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Critical Analysis: A Letter from Birmingham Jail

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In 1963 America was in pursuit to end racial segregation and discrimination, formulating the thought of equality for all. The Civil Rights Movement was approaching its crest attributable to the efforts of distinct racial activists; such as, Rosa Parks, Malcolm X, Ralph Abernathy, and Martin Luther King, Jr., however, in some parts of America; including Birmingham, Alabama, violence against blacks was still heightening owing to a country divided by those fighting for segregation and those against it. The increased hostility towards blacks in Birmingham was brought to King’s awareness; in response he began to assemble volunteers in Birmingham to learn methods of nonviolent protest. On April 12, King guided a march through Birmingham, in which all protesters were swiftly detained and placed in Birmingham Jail. While restrained in Birmingham, King began to compose “A Letter from Birmingham Jail," in response to an earlier letter run in the local newspaper by his fellow clergymen describing his actions in Birmingham “unwise and untimely." In his letter King refutes criticisms and exemplifies his reasoning for his actions in Birmingham all while arguing the universal question of what is right from wrong; not only in response to his fellow clergymen, but with the consideration of a national audience as well.

King opens his letter rebutting the prospect that he was not welcome in Birmingham by clarifying that not only did he have the privilege to create attention to any concern within the United States; by reason of being an American citizen, but that he also had organizational relations with and was invited by the Southern Christian Leadership Council (SCLC). The SCLC asked for King’s support in addressing the increased hostility and cruelty toward blacks that was being perpetuated all the more so by government officials and law enforcement. Birmingham grew into one of the utmost segregated cities in America that experienced immense discrimination and violence towards blacks; including, police brutality, injustice in the courts, and bombings to homes and churches. After failed attempts to have white business owners remove the racial store front signs that King deemed as “humiliating”; King felt there were no alternatives other than to organize a direct action campaign regardless of the difficulties they faced. Refuting his actions as being “unwise” King states that direct action was the only choice; negotiations had been unsuccessful and ignored time after time. Direct action was the only way to coerce others to meet the issues at hand. “Freedom is never given by the oppressor; it must be demanded by the oppressed.” King counters, and the time to take action is never well timed for those doing the oppressing. King refutes his action as “untimely” by explaining the black community had waited over 340 years to experience equal rights in America. King pronounced that it is an easy issue to put aside for those who are not directly affected by the pain of segregation. King uses pathos to trigger the reader’s emotions with illustrations of repression blacks experienced within their communities to create understanding to the impatience they may have felt.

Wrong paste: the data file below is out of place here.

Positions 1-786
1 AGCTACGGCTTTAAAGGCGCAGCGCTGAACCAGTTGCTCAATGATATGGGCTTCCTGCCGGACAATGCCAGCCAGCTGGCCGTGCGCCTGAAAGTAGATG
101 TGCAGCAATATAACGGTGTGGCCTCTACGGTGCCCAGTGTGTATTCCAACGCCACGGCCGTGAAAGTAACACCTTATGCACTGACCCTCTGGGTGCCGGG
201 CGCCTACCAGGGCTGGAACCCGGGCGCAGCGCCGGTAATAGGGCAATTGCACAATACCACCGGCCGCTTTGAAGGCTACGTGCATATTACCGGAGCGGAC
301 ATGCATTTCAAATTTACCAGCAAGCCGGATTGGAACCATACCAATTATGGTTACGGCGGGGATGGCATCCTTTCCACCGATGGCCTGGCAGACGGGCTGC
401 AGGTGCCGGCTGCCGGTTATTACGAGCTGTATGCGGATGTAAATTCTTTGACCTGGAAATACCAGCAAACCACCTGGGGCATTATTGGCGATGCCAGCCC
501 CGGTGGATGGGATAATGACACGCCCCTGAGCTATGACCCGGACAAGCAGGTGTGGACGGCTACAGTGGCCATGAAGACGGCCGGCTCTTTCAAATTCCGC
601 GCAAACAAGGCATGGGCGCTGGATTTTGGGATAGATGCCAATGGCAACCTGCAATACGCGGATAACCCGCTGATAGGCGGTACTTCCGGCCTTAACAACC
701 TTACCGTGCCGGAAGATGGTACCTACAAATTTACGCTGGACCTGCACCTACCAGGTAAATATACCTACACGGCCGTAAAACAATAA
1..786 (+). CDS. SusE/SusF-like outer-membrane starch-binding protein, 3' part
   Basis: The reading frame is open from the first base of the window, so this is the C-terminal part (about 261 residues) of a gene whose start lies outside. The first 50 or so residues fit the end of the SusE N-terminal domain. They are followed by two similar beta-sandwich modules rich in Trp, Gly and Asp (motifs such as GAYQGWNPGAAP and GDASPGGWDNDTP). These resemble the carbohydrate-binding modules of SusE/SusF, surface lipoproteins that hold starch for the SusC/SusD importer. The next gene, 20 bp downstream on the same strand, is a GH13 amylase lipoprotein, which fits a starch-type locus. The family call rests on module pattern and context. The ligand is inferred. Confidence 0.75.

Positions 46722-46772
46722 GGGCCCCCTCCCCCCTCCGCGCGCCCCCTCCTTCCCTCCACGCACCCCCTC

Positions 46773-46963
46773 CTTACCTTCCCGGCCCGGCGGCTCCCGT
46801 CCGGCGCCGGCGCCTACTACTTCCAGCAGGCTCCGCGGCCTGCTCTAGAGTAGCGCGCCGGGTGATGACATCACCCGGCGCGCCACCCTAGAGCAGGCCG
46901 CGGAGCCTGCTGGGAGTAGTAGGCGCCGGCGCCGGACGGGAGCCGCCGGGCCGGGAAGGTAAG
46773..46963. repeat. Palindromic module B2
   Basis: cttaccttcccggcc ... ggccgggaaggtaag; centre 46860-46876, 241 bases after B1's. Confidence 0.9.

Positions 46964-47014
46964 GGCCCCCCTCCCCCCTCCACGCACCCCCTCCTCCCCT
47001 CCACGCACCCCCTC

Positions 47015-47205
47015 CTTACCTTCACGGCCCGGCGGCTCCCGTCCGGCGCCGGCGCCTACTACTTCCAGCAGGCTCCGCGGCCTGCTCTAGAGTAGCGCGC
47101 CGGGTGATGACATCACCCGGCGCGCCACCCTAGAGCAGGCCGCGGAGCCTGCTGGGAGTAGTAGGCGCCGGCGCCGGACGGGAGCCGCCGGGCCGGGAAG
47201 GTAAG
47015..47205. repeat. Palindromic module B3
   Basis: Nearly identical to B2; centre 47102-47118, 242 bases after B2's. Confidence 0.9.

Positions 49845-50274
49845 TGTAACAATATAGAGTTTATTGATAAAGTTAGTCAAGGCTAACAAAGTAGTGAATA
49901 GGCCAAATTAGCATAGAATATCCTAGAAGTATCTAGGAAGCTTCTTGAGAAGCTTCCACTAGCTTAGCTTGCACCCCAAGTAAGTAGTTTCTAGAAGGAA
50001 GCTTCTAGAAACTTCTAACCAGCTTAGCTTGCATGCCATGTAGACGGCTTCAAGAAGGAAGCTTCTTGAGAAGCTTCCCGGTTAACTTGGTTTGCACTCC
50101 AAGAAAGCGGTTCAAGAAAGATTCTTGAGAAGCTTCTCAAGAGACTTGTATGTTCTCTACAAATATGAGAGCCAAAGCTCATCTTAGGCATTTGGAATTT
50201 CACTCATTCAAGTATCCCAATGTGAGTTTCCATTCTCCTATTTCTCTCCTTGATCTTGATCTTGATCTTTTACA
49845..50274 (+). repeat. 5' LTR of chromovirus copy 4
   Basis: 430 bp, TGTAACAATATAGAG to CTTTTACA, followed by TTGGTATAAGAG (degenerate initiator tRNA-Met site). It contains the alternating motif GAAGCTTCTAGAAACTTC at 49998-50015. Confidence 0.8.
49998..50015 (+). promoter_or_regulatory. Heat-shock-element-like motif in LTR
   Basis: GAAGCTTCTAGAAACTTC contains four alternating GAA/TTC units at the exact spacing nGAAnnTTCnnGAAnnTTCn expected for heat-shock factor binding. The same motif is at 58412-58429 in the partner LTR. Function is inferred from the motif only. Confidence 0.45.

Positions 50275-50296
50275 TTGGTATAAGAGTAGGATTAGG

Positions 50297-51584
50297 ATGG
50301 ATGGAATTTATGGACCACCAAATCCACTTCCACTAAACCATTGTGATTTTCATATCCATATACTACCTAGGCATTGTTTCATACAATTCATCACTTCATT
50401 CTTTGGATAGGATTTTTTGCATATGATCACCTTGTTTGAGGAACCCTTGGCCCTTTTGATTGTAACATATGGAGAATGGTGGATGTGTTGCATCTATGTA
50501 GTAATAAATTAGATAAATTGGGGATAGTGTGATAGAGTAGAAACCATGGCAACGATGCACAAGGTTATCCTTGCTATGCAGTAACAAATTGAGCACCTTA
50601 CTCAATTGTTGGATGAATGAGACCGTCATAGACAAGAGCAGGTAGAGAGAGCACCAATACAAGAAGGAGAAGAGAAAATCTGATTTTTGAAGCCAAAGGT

A mere six days before the march that ultimately led to King’s apprehension; protesters had marched to City Hall which led to their arrest and an injunction being passed on April 10 in the state courts prohibiting demonstrations. King felt contented violating a ruling that was conceded in only the state courts instead of the federal courts and devoted the next two days swaying other leaders of the campaign not merely to violate the law, but consider the possibility of spending Easter Sunday in confinement. King’s fellow clergy men expressed alarm of his disobedience towards the ruling, accusing him of obeying some laws while choosing to defy others. King contradicts this by explaining that laws can either be just or unjust, he justifies his breaking the law by asserting he has a moral responsibility to disregard an unjust law for, in the words of St. Augustine “an unjust law is no law at all.” Thereafter in his letter, King intricately provides reasons to substantiate why segregation is morally wrong; establishing a valid argument of how to decipher morality. Scholars have long asked how we tell what is right from wrong; King provides concrete reasoning to how we can note segregation as immoral.

King shapes the most important case of the letter while endeavoring to untangle right from wrong; articulating words that would soon transform the face of America. King begins to clarify just from unjust by using the words of prior scholars before him; such as, St. Thomas Aquinas, Martin Buber, and Paul Tillich, to illustrate that an unjust law will destroy a person’s character, form separation, and demote a person to a status. He enlightens that a just law is placed on a minority wherever the majority and the minority are mutually willing to follow the law; whereas, an unjust law will be imposed upon the minority however the majority will not require adhering to the law themselves. In other words, when a majority creates regulations but would not want the same hardships and treatment that comes from that regulation inflicted upon them; it is unjust. Although that is not the only factor that would create unjustness in law, what about when that minority has no voice in the approving of these regulations? King points out that despite the ratification of the 15th amendment in 1896 where blacks gained the right to vote; Jim Crow laws



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